Things I’ll miss when I leave San Miguel:
The fruits and vegetables. They’re just better here. We speculate that the produce isn’t bred for its ability to endure long trips or a perfect appearance, and so flavor can take precedence. The carrots are so sweet. Their ends soften quickly if you store them in plastic bags (paper bags are not a thing here, and we don’t have a crisper in our fridge), but oh, the taste. Also, their shape often has interesting bumps and turns; Munchkin was so amused by one curvy carrot last week that she asked me to put it into her lonchera (lunch bag) unsliced.
We had to take a photo of this grapefruit before we ate it.
You can buy fresh cut-up fruit on the street all over the center of town. The prices vary wildly from 30 pesos on the Jardin, the town square (40 on Good Friday–we were a captive market, not wanting to budge from the place where the procession was about to begin) to 15 a few blocks away, but always include a good three cups of cut-up mango, coconut, watermelon, honeydew, cantaloupe, and/or pineapple, in whatever combination you like. There are also veggies: jicamas, carrots, cucumbers, beets, garbanzo beans boiled in their shells. Some norteamericanos think street food is risky, but I figure if it’s just been peeled, it’s as safe as anything that comes out of a can, and a lot yummier. When I was taking classes in the morning, I’d often stop by one of the carts to pick up a fruit cup, eat half of it on the walk to get the munchkin, and share the rest with her as her after-school snack. Locals often like the fruit sprinkled with chili, salt, and/or the juice of the limes they call limones (they don’t use the big yellow lemons we grow in the US), but I ask for it “sin nada” and go happily down the street eating huge chunks of mango with a plastic fork.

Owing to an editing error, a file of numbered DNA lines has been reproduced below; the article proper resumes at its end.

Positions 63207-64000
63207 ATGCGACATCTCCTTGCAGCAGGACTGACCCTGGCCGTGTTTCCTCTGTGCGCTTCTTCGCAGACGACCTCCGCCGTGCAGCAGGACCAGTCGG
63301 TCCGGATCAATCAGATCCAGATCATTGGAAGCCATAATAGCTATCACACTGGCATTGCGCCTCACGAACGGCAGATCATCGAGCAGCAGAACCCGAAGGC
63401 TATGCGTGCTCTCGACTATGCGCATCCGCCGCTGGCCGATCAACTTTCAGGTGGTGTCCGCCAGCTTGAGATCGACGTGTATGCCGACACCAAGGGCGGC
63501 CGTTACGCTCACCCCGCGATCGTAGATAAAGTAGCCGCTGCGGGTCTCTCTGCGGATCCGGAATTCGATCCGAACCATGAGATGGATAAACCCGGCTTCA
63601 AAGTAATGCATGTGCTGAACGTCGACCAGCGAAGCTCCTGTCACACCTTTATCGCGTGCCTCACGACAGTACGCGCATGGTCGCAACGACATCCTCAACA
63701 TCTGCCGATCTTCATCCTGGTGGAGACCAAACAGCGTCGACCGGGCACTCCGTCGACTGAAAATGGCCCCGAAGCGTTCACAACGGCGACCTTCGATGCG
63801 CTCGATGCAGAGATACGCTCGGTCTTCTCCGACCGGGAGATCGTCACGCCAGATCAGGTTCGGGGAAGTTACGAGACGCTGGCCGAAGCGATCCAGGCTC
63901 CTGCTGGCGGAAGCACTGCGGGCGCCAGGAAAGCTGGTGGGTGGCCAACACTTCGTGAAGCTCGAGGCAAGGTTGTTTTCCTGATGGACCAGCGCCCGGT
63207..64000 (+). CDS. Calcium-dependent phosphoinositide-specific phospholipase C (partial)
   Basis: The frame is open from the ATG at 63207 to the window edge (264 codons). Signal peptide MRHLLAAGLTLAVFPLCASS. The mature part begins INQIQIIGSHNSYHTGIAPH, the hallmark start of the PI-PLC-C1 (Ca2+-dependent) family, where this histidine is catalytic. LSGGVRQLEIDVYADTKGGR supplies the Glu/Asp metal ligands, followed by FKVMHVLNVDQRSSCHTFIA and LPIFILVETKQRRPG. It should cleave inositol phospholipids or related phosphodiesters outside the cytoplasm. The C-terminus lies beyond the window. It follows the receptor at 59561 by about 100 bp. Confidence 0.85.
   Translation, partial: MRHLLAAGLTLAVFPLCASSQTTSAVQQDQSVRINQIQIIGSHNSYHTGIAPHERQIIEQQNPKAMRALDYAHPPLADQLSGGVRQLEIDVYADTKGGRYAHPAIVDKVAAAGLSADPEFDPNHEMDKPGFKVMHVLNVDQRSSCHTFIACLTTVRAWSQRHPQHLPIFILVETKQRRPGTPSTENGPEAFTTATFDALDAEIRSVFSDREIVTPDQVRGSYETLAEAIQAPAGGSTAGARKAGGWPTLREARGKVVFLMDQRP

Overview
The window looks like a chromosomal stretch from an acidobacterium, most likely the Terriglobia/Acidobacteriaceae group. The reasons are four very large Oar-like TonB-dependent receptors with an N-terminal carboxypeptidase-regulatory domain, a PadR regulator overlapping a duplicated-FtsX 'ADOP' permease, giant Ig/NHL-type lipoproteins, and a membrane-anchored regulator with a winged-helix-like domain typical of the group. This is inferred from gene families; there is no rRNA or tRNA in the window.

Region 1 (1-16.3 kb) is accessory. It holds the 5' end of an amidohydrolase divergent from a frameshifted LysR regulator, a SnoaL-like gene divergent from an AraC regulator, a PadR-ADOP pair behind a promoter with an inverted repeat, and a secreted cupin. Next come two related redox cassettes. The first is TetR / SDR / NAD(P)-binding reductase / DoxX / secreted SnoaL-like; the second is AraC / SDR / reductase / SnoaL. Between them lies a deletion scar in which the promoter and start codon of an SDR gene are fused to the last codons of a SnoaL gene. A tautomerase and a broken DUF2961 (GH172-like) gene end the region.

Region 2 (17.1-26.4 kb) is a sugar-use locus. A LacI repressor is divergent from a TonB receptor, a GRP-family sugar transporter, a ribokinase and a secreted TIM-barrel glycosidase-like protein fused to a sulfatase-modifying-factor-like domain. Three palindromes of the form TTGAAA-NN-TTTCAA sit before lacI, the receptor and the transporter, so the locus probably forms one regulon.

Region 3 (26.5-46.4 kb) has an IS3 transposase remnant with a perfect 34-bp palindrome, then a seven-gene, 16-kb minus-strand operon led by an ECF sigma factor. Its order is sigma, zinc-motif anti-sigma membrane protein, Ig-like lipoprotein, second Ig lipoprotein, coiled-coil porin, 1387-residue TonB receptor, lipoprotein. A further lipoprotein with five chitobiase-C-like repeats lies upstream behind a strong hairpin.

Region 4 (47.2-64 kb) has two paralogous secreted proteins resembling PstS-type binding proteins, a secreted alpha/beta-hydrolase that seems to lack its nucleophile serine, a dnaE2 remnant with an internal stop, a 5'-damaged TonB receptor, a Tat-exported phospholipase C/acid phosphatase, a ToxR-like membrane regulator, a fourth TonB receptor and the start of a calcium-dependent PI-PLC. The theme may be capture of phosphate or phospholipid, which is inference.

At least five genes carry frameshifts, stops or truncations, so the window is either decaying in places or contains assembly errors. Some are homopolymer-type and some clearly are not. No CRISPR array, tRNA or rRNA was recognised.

Mexicans do love their junk food. The little abarrotes (groceries) that are on every block have a full assortment of chips and candy, and you see kids on their way home from school munching on deep-fried snacks, also sprinkled with chili. The little bags from these snacks, stained red from chili powder, litter doorways, windowsills, and the boxes holding utility meters (despite the trash cans right on the same block–the litter here is not something I’ll miss). But, unlike in the US where “fast” is pretty much synonymous with “junk” and the convenience stores don’t even carry snack-size milk cartons, here the fresh-fruit pushcarts mean there’s always one source of nutritious fast food, at least in the center of town.
What’s hard is finding organic produce. There is one small organic store in town, and if we lived in that neighborhood we’d buy all our produce there, but the little produce tienda around the corner from our house has no organics. I’ll be happy to get back to our farmers’ markets and our habit of buying mostly organic, local produce. But even when it’s locally grown, as we are lucky to be able to buy in California, we’re eating fruits and veggies that are meant to be shipped to the East Coast and around the world, and it shows in their (lack of) flavor. I wish I could bring some of these Mexican carrots back with me.